He was born in Troy, New York, on October 10, 1850. During his early years, he moved with his family to several places — from New York to Massachusetts, to Rhode Island, and then to Chicago, Illinois, during the 1860s. There, he went to law school, and in April 1878, he moved to Kansas just in time to get caught up in the “Exoduster” dream of establishing All-Black towns. He was closely identified with Nicodemus, Kansas, near which he settled as a farmer and attorney.
A Republican activist, he was elected as County Clerk in Graham County and was twice elected as state auditor until 1886 when racism surfaced to turn him out of office. After working for the state’s leading Republicans in the election of 1888, he unsuccessfully sought the position of Register of the Kansas Treasury in 1889. The next year, he went to Washington to solicit newly elected President Benjamin Harrison to champion African American voting and civil rights and the same year, went to Guthrie, Oklahoma, where he became a leading figure to stimulate a black migration into Oklahoma, with the hopes of creating a majority-black state that would be free of the white domination.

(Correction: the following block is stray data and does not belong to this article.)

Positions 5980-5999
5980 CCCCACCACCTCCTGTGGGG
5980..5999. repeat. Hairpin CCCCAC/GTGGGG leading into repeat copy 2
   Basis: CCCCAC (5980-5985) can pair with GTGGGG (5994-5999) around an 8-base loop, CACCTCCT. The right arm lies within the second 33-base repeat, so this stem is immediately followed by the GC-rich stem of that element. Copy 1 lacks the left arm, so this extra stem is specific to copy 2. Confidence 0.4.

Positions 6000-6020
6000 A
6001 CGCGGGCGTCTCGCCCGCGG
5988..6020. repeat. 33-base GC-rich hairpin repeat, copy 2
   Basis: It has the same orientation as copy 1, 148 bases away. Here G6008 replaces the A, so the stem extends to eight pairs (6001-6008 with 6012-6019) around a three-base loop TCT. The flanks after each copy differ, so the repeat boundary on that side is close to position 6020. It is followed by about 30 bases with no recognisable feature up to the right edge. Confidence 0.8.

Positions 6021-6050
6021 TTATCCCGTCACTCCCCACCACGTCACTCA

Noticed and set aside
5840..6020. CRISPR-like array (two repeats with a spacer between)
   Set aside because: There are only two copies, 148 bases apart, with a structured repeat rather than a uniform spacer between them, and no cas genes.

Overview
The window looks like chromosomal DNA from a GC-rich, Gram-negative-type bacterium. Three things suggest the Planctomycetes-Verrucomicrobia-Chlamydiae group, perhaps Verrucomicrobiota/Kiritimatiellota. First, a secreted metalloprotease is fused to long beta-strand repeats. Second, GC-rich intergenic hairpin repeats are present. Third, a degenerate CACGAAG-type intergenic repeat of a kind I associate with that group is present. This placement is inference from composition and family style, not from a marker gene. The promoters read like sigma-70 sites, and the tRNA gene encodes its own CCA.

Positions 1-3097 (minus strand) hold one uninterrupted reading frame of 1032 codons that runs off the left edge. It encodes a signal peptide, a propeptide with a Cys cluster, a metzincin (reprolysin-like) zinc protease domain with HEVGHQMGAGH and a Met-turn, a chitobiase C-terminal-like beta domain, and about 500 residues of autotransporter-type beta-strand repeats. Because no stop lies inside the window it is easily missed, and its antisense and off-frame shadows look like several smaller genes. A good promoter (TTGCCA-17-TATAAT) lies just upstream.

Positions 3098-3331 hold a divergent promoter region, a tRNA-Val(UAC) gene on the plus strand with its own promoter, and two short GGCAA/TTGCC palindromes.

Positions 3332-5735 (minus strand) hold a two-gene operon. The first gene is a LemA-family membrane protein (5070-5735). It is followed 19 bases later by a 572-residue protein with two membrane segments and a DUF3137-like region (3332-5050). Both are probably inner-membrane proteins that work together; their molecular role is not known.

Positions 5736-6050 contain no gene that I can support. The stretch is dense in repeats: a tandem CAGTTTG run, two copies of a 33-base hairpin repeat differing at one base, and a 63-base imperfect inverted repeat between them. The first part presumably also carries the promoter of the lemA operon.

In pursuit of this goal, McCabe founded the city of Langston, Oklahoma. He soon served in several political positions in Oklahoma. It appeared that his efforts would work for a while, but the prospect soon generated hate and fear among white settlers and many American Indians. McCabe’s fortunes began to decline in 1891, and his political allies soon left him. However, McCabe continued to work diligently for black rights in Oklahoma, but around 1908, he left the state. He died in Chicago in 1923, and his body was returned to Topeka, Kansas, for burial. Tragically, few people took notice. McCabe had years before drifted into obscurity, much as had his dreams of racial equality.